Follow this model with Quarq and I see nothing but win/win for everyone.

  7. nb – Garmin also got in on the powermeter market awhile back with the purchase of Metrigear. Altho’ a bit more in the dev shed, i could imagine sram’ers wanting to miss out.

    hoping all of this deflates the insane pricing. Or take it to the next level: quarq on zipp cranks

  8. Sorry, but while we support World Bicycle Relief, which is associated with SRAM, it’s hard to get excited about another company making fat profits from producing their stuff in low-wage countries. If the prices truly reflected this instead of providing higher margin for the makers, things might be different. SRAM’s top-line “Red” groupset sells for just a couple hundred bucks less than Campagnolo Record and almost the same as Shimano’s Dura-Ace so I don’t see more “bang for the buck” anywhere except in profits for SRAM due to low-cost labor. No surprise that Wall Street likes that!
    Disclaimer: Campagnolo is an official supplier to CycleItalia

  9. Clearly the ability to offer a gruppo with powermeter and (eventually) a computer would help differentiate SRAM from competitors. I wonder how far they will take this and whether they may be aiming to copy what Apple has done with personal computing to provide an unparalleled level of integration on the bike. Standards like ANT+ allow us to mix and match computers and sensors, but if SRAM offers all the necessary components (as apple does with it’s “ecosystem”), they could include added benefits we haven’t even thought of yet.

    What kind of benefits? Perhaps integrating cyclo-computer controls into the shift hoods. Shimano flight deck attempted this with limited success. Such integration would also allow the computer to display and record gearing data. Would the ability to analyze gearing data be useful to coaches in post workout analysis? In addition, the computer could be integrated with an electronic shifter, perhaps to allow for on the fly shifting adjustment. We have all seen mechanics hanging out of support vehicles adjusting derailleurs (maybe not so much anymore – but in any case) what if the computer head unit allowed the rider to tweak the shifting while riding?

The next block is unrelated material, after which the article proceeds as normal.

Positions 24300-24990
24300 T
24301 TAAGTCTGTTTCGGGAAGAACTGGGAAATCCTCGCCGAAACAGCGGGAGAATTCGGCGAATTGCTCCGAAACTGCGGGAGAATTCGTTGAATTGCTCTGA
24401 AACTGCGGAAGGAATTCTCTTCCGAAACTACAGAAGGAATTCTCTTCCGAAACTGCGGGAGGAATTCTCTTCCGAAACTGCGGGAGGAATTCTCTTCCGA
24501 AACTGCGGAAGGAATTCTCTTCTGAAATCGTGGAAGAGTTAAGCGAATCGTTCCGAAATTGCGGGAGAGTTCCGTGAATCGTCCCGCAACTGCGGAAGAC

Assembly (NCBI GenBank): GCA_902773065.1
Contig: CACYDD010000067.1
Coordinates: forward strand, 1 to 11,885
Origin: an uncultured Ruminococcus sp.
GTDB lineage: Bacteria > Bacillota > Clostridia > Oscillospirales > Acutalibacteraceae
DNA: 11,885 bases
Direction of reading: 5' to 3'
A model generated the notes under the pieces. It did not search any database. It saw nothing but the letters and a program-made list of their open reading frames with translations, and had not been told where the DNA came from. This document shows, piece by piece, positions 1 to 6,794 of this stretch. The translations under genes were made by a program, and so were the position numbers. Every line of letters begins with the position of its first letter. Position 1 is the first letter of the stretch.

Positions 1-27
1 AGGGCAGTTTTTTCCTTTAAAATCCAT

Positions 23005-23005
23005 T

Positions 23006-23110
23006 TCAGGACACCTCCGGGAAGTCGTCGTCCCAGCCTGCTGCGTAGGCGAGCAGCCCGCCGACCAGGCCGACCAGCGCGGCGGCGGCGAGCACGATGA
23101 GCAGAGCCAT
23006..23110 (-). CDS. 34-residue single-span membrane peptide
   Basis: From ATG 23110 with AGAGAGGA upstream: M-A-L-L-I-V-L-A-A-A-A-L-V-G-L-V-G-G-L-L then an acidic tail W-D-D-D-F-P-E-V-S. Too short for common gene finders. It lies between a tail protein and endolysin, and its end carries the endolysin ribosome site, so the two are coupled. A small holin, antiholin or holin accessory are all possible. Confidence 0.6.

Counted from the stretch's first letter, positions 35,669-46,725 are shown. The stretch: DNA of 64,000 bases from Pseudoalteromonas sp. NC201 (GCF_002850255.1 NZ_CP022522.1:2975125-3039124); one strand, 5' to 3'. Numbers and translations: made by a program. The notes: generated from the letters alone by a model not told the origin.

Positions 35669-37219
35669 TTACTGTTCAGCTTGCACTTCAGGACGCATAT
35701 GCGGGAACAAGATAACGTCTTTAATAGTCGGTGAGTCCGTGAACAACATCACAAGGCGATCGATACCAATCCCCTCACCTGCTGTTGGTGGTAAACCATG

I don’t know that any of this will come to pass or that we even would want to buy such “features” but it strikes me that owning these various parts of the bike will open the door for new forms of integration.

    I can’t wait.


    P.S. Awesome blog.

  10. A nice read, I like the way you explain some of the business side.

    From the customer standpoint I think Quarq’s suffered because of the lack of support, especially for consumers outside the US (I live Singapore right now). This could take things up a level and help the company grow with SRAM support.

  11. Any ad campaign touting a “Culture of the Mechanical” is inherently weak and defensive; I would also expect an electronic group at some point. It’s not surprising that SRAM found themselves a way in to the powermeter market, and given their previous collaboration with Quarq, the acquisition makes sense.

    There are a couple of reasons aside from the simple defensiveness (and inherent contradiction) of an ad from a component manufacturer that tries to make a cultural-over-technical argument for why you should stick with their products.

    First, electronic shift systems are no less mechanical than the cable-operated systems that we’re referring to as “mechanical.” The control system is simply different, and not only that, the control system is different in ways that allow for advances in precision, reliability and ease-of-use that we can’t even dream about with cables (the linked write-up on possible advantages of hydraulics for shifting is very interesting, by the way). I think that the romance of the cable will disappear in much the same way that the romance of friction discs did when SIS broke out in the mid 1980s when people realize “Hey, this is easier! And works better!” And it will.

    Second, I think that this idea that the essence of the bicycle is pulling cables, in some purity of human-delivered effort, is going to ring a bit hollow for a consumer market driven by excitement about technology. I don’t think too many people are going to see pressing a button that sends an electric signal to a solenoid instead of operating a lever that pulls a cable to send a signal to another lever as a dilution of the human-powered essence of the bicycle. It’s just too silly – it’s just too much of a stretch. A bicycle is a bicycle because it is leg-powered. Putting a solenoid motor on the derailleur isn’t like putting a motor on your rear wheel, and no one will see it that way; if shifting by pressing a button dilutes the mechanical essence of a bicycle, than we lost that battle 20 years ago. Everyone is shifting by pressing buttons already. This doesn’t change anything.